Sunday, May 15, 2016
Review of Morgue: A Life in Death
by Vincent DiMaio and Ron Franscell
St. Martin's Press, May 2016
Review by Robert A. Waters
Morgue: A Life in Death is the one of the best true crime books of the year. I highly recommend it to all connoisseurs of true crime as well as to anyone interested in pathology, forensics, or the medical field in general.
Humans have always wondered what happens to the soul after death. Dr. Vincent DiMaio admits that he can't answer that question. But as a long-time medical examiner, and now consulting pathologist, he can usually tell why someone died.
DiMaio has been called on to help solve numerous mysterious deaths, from the Trayvon Martin/George Zimmerman fiasco to the 125-year-old shooting of Vincent Van Gogh. The results of his examinations of events surrounding these and other cases are artfully described by celebrated true crime writer and novelist, Ron Franscell.
Sandwiched between Martin/Zimmerman and Van Gogh, the authors delve into many intriguing cases. DiMaio consulted in the case of Phil Spector, and in the exhumation and re-examination of Lee Harvey Oswald's remains. The reader will gain much “inside knowledge” in these and other cases.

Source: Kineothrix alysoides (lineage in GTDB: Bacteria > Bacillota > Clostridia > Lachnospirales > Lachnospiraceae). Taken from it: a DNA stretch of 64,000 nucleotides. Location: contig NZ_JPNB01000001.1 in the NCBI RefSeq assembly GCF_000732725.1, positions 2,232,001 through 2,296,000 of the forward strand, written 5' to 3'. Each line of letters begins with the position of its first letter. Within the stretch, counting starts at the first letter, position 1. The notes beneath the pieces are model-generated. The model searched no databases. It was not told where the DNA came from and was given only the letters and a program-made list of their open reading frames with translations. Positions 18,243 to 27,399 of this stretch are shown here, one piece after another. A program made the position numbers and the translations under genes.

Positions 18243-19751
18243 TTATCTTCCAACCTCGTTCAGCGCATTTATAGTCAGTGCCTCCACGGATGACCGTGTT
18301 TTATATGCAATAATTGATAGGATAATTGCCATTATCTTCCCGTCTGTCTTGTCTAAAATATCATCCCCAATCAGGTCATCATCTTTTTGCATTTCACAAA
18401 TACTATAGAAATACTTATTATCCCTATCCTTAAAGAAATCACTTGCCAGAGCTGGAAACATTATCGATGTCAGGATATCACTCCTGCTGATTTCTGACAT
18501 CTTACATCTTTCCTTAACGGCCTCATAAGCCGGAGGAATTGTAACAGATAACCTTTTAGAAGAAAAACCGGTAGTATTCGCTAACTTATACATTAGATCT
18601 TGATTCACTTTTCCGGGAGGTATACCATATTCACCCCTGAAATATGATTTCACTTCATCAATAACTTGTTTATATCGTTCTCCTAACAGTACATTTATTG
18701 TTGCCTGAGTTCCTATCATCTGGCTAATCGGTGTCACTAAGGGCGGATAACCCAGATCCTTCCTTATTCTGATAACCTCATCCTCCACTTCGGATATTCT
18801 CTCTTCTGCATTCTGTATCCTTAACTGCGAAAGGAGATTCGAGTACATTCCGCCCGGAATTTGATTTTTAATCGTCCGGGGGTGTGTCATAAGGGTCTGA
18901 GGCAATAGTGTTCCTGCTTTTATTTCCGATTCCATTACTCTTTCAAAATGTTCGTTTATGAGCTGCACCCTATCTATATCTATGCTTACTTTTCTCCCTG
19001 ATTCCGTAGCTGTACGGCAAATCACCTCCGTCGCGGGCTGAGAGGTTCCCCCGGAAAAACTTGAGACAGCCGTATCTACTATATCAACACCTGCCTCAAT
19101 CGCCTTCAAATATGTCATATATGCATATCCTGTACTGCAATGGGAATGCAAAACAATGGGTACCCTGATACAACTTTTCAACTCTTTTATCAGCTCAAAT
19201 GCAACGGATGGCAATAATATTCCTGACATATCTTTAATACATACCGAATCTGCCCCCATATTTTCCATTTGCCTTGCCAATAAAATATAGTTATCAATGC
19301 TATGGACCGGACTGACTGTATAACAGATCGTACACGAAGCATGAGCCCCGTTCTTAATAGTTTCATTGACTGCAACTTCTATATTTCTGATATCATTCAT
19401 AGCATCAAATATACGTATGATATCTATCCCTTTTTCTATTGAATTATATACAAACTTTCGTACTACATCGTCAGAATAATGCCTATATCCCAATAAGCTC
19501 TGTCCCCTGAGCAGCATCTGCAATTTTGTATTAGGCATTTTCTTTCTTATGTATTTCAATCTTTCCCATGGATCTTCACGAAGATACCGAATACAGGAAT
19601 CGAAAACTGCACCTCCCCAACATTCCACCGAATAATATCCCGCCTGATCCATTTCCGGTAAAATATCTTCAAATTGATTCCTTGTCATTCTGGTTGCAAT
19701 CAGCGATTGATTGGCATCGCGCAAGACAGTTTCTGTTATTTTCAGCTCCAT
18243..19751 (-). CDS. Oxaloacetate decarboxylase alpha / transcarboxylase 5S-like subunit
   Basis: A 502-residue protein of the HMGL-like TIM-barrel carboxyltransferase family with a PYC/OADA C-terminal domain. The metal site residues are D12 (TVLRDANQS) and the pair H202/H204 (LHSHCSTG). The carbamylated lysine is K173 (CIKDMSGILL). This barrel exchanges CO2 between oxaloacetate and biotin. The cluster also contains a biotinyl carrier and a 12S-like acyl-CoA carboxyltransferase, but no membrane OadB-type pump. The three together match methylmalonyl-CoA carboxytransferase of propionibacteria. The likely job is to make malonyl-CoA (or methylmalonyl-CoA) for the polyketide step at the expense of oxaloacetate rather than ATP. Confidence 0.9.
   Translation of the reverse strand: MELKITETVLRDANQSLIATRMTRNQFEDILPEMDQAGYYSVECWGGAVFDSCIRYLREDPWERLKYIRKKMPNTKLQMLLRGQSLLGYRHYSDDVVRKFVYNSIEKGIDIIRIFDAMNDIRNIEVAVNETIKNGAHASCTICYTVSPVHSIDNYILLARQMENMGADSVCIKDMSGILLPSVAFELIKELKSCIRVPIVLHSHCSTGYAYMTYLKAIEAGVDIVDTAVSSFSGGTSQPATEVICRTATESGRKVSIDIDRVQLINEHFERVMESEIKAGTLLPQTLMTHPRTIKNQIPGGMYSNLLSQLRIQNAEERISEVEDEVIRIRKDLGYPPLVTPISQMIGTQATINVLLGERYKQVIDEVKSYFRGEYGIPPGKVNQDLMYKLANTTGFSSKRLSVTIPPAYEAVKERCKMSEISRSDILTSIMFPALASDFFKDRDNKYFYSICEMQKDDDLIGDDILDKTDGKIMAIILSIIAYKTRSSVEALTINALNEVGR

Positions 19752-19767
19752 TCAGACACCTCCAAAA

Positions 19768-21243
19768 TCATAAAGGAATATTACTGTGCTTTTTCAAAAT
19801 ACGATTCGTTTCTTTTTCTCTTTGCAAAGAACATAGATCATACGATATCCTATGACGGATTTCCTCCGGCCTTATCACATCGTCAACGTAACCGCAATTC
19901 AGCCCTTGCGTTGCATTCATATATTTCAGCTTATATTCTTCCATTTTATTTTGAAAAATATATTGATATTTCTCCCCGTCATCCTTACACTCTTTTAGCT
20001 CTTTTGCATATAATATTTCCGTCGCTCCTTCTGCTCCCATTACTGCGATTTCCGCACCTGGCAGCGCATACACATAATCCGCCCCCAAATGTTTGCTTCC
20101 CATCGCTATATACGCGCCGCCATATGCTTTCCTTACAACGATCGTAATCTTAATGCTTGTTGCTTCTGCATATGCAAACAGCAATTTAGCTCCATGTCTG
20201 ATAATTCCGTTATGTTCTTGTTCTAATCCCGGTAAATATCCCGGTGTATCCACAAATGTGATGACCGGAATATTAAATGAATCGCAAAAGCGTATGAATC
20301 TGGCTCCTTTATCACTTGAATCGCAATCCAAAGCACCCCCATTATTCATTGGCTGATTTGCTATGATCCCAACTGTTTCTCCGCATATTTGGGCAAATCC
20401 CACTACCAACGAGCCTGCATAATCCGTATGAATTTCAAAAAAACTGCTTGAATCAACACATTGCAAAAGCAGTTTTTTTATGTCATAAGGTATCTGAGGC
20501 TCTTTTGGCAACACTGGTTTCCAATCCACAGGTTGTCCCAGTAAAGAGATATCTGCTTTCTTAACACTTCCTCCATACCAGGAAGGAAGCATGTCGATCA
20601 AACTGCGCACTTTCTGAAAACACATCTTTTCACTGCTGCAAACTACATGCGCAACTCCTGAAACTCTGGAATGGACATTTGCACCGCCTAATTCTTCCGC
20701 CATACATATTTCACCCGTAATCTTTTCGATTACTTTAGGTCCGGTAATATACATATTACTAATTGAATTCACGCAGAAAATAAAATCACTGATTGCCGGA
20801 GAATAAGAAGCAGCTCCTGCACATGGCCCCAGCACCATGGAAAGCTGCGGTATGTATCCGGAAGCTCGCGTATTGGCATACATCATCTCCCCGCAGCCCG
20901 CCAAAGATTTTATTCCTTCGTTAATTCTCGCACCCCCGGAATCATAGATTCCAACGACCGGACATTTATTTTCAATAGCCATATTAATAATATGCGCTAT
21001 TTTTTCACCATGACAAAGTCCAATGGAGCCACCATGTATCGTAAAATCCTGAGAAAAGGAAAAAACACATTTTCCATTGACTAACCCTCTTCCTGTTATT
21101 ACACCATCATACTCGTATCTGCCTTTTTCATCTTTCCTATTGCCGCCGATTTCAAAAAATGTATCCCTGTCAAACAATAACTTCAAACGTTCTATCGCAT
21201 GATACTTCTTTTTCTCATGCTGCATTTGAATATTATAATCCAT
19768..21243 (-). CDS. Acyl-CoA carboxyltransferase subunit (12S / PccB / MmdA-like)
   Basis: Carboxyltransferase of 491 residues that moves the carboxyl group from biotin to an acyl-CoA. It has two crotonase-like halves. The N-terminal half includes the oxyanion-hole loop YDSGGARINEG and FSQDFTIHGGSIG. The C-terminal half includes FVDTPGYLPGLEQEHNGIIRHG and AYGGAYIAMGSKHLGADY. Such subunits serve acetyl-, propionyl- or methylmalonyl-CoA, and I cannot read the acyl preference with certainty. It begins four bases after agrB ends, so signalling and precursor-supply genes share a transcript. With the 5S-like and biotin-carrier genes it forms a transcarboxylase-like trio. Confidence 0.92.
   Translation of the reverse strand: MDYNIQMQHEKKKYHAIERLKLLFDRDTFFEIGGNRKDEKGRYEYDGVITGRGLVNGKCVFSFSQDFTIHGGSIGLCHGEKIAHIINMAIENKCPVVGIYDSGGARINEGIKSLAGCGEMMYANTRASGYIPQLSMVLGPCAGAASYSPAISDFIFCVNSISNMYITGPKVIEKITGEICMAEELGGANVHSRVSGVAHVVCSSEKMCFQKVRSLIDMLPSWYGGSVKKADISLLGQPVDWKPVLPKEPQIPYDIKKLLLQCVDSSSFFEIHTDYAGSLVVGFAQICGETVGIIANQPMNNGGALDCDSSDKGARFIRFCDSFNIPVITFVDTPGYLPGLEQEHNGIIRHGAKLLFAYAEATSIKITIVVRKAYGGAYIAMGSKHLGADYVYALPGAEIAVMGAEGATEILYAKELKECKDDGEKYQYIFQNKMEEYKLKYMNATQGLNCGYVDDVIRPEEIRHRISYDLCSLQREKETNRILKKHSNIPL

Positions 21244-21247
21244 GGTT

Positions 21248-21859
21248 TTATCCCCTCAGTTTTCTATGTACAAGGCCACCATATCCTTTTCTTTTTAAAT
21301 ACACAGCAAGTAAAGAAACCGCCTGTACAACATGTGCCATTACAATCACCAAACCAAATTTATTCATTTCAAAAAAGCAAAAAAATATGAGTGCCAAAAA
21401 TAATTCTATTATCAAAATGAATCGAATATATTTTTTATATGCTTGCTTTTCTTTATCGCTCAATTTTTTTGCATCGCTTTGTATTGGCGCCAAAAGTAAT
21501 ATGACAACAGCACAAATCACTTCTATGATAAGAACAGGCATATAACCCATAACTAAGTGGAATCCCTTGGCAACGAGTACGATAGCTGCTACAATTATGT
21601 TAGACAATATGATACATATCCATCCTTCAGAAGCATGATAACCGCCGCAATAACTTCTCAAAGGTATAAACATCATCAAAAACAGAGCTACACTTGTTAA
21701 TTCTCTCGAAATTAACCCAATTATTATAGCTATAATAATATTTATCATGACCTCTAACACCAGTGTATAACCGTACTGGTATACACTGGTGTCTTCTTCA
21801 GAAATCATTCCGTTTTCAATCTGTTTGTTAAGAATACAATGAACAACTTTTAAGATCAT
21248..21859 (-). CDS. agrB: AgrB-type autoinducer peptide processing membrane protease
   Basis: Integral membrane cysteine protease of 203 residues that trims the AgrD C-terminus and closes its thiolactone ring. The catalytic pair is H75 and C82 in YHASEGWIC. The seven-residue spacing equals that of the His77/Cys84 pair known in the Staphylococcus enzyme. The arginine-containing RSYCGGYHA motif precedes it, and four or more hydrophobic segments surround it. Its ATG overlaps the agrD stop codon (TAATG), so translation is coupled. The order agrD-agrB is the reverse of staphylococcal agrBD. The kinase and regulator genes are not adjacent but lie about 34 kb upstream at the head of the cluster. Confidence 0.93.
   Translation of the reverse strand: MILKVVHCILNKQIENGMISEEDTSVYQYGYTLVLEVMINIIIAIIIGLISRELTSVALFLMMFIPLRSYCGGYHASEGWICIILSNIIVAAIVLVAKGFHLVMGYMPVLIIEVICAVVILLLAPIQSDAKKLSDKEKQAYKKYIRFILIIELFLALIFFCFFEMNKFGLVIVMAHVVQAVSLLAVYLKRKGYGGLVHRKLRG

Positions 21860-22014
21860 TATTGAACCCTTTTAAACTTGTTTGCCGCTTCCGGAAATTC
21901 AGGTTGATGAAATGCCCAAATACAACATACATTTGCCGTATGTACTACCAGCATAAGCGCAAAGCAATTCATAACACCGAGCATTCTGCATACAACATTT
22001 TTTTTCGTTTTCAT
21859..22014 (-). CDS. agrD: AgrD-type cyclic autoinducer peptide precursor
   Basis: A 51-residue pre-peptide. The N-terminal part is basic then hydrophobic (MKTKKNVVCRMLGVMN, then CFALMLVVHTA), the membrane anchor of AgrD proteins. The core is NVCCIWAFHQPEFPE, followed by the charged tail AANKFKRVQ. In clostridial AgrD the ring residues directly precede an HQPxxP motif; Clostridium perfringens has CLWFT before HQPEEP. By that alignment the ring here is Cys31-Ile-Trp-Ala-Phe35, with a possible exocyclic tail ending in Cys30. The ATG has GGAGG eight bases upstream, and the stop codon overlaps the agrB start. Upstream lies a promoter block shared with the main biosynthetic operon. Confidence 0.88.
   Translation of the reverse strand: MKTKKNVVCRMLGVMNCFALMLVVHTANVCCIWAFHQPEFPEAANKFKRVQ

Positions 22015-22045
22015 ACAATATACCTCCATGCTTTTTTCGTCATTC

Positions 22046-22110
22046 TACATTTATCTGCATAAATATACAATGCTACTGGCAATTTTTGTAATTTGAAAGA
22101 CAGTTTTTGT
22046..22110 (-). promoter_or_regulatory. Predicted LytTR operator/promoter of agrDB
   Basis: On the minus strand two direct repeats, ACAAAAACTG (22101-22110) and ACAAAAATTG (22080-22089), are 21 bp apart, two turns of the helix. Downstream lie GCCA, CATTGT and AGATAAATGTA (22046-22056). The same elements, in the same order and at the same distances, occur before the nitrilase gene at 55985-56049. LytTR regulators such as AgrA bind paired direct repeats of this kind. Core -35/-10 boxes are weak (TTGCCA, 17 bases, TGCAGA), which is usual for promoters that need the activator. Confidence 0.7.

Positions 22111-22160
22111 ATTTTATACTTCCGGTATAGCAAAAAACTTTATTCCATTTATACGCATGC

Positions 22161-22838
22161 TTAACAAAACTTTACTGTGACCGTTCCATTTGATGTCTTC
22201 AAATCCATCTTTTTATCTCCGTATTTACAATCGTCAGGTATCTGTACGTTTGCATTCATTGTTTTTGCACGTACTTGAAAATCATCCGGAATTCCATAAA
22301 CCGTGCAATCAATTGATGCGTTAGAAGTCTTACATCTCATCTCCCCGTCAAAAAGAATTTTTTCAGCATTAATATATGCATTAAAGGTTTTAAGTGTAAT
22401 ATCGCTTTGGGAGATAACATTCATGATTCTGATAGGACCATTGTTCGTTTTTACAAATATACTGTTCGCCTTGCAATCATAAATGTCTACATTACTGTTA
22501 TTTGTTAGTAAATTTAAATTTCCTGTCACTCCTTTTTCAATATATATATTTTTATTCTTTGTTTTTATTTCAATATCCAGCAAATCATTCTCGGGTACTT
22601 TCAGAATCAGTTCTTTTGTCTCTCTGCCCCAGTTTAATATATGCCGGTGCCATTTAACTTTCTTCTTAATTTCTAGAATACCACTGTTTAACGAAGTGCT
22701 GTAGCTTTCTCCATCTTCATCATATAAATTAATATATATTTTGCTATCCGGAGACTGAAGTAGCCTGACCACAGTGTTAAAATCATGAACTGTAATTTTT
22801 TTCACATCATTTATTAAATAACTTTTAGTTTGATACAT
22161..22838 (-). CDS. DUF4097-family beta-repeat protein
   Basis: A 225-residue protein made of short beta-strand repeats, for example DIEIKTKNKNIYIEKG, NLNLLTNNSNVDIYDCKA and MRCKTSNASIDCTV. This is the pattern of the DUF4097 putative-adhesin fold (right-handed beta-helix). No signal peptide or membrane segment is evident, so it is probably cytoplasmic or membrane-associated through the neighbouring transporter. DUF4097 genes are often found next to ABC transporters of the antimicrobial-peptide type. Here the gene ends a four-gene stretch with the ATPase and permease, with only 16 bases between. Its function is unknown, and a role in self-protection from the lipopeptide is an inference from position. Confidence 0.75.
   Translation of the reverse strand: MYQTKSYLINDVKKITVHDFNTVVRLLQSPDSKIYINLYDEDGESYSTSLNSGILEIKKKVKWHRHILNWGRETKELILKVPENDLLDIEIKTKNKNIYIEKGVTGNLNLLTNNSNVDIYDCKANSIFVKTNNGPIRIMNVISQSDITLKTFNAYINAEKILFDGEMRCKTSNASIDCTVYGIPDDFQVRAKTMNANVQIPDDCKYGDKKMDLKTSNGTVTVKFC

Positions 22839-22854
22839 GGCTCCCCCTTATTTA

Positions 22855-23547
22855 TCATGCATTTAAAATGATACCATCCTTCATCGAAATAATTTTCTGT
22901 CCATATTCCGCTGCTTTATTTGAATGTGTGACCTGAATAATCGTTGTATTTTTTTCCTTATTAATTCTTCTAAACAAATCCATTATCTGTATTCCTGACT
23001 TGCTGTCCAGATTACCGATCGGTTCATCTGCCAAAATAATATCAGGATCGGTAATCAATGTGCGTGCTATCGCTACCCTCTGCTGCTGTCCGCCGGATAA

Morgue begins with a brief biography of Dr. DiMaio's amazing life. A second chapter recounts the modern-day history of coroners and medical examiners. Then the authors charge straight for the reader's throat with a chapter about the shooting of Trayvon Martin. A little-known detail not covered by the media may have been a deciding factor in the jury's acquittal of Zimmerman. Throughout the book, each succeeding story ratchets up the suspense.
In addition to being a page-turner, Morgue is one of those rare books that actually teach the reader something useful.
Posted by Robert A. Waters at 12:57 AM